Updated: Sep 12, 2022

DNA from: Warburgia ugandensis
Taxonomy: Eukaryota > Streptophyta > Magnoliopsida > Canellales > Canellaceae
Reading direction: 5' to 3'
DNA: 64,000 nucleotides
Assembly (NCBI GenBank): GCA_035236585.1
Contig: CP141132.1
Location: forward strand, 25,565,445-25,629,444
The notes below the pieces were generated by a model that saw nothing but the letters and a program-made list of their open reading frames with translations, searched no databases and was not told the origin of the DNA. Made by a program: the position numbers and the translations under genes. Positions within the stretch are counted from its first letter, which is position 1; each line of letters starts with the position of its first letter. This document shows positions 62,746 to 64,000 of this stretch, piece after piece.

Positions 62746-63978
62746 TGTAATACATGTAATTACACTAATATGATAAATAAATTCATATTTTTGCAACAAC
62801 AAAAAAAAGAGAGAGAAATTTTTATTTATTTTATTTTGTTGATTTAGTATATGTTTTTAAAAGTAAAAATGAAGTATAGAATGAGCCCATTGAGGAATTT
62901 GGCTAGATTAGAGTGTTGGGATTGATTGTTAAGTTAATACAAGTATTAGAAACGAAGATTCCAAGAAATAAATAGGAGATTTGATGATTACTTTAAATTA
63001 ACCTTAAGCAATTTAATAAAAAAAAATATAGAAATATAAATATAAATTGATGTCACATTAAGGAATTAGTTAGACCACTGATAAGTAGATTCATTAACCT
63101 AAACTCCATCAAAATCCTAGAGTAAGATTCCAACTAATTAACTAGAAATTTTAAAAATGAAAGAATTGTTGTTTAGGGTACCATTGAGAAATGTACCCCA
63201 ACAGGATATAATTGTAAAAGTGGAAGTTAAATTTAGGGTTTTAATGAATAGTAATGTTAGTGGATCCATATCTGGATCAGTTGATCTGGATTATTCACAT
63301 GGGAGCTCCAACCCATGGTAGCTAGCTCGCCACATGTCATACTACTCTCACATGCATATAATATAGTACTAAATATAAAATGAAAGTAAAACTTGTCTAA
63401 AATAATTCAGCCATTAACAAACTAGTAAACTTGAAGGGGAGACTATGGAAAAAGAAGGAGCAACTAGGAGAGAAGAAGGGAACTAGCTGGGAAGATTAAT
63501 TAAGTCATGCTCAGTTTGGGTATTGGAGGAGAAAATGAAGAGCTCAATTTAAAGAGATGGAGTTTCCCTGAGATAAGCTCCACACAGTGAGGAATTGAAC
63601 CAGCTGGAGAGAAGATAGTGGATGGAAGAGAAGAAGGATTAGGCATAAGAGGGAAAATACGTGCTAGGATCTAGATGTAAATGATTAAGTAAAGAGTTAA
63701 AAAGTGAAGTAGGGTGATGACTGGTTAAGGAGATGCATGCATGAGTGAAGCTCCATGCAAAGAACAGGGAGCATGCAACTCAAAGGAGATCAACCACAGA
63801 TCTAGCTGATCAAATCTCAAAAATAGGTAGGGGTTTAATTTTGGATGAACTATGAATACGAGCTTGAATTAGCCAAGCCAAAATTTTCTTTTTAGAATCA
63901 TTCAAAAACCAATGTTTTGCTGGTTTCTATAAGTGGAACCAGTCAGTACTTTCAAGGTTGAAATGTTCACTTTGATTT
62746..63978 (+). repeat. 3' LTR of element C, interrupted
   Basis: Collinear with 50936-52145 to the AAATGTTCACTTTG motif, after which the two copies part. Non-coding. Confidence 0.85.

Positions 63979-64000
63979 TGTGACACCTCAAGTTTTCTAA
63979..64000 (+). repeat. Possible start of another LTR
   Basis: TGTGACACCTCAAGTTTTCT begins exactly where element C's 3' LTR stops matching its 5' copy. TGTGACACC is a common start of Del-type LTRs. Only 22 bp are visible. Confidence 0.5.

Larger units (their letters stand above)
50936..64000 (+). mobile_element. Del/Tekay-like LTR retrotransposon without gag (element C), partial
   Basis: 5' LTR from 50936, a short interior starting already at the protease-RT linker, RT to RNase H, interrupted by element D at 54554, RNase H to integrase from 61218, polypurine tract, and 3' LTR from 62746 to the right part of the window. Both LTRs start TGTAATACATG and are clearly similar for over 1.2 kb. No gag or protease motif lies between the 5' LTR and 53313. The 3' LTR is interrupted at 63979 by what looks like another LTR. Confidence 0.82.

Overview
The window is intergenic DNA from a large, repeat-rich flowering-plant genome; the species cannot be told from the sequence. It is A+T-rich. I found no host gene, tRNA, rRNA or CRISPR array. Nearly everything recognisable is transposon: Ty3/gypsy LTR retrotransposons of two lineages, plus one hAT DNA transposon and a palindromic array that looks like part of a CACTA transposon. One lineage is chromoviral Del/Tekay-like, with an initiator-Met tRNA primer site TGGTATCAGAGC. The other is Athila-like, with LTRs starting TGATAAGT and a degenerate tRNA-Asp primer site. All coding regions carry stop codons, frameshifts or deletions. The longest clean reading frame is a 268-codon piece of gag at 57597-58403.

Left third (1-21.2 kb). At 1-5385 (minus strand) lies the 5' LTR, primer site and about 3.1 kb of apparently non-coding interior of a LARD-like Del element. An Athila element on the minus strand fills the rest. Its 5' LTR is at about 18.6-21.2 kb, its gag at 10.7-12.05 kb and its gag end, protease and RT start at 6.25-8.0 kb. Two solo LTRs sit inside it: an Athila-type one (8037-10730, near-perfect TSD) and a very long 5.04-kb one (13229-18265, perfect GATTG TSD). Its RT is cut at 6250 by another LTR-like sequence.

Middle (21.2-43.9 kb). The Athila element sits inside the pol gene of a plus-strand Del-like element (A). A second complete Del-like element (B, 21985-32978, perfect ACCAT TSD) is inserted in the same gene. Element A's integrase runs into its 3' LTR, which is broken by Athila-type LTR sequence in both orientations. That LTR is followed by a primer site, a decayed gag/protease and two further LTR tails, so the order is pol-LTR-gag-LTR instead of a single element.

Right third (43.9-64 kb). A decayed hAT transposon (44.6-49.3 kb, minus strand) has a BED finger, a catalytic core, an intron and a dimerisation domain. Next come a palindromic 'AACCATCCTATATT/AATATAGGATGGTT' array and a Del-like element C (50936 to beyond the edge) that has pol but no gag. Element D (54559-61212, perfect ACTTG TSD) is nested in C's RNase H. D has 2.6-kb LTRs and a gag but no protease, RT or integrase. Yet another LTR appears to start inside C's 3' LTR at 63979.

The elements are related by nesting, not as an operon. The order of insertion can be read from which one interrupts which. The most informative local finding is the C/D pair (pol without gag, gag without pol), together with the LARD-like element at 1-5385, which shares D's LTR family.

A while back, I took my kids to the mall. My daughters both went to Build-a-Bear and then we went to the arcade. My youngest loved the stuffed kitty that she built. She made sure it smelled like cotton candy and gave it a beating heart and a little t-shirt. Next, we stopped at a mall kiosk and bought some Among Us stuffies and this goofy toy that I've never even heard of that you can pop like packing bubble wrap, but you don't have to throw it away. By the time we got to the arcade I had quite a load of stuff to carry around from one video game to the next. I have to admit... hanging around an arcade makes me a little tired and loopy. Before long I was ready to count my kids and head out. We stopped at Dippin' Dots, and then wove our way back to the car way on the other side of the mall, and then to the highway to bring us back home (we had a long drive because we live in the middle of nowhere). I stopped at Starbucks and had a sneaking suspicion that I forgot something. I got out of the car, right there in the drive thru, and sure enough the Build-a-Bear bag wasn't in the trunk or in the backseat. I groaned. "Guys, I hate to say it, but we left all the toys that we bought at the mall." Now it was my son's turn to groan and roll his eyes. He didn't have a new stuffed animal in the bag, and he did not want to turn around and go back to the mall. I didn't want to turn back either. It was like I had left a $100 bill on the roof of my car and lost it... sure, nobody wants to lose money but what are the chances that it will still be there? I was convinced someone probably stole our stuff. I actually tried to talk my six-year-old into abandoning her new kitty and driving on... when tears started welling up in her eyes it occurred to me how absolutely cold-hearted and psychotic that must have sounded to her. She said, "We can't leave Kitty behind! I don't want to go to bed without her!" I turned the car around and drove back, urging everyone to adopt my pessimistic attitude because the chances of actually finding our bag of new stuff was so slim. Anyone could have taken it. I made them promise not to cry if we were unsuccessful. We parked closer to the arcade and made a beeline for the Dippin' Dots where they looked for the bag and the girls behind the counter said she remembered seeing me but did not remember me holding a shopping bag. We hurried to the arcade and went to the desk and described the bag. When she opened the lost and found cupboard, I could see the familiar pastel colors. "They have it!" I actually jumped up and down for joy and so did the girls. I was so impressed with how this arcade (Round 1 in Albuquerque) had their lost and found act together. I mean, families go in there after shopping and probably lose things all the time. I've been there twice and lost something both times. (The last time I lost a sparkly pair of sandals). And both times the lost item was safe and sound in the lost and found. It made me feel so good knowing that if I drop something, their employees will pick it up and put it somewhere safe. That is the kind of experience that builds trust and loyalty. Obviously, your business has products and services that have features and benefits. But do you know how your customers feel about the experience of working with you? Are you capturing these stories when your customers feel especially good? The best way to do it is in a testimonial or a case study. If you need help developing your testimonials or case studies, set up an appointment at email@example.com.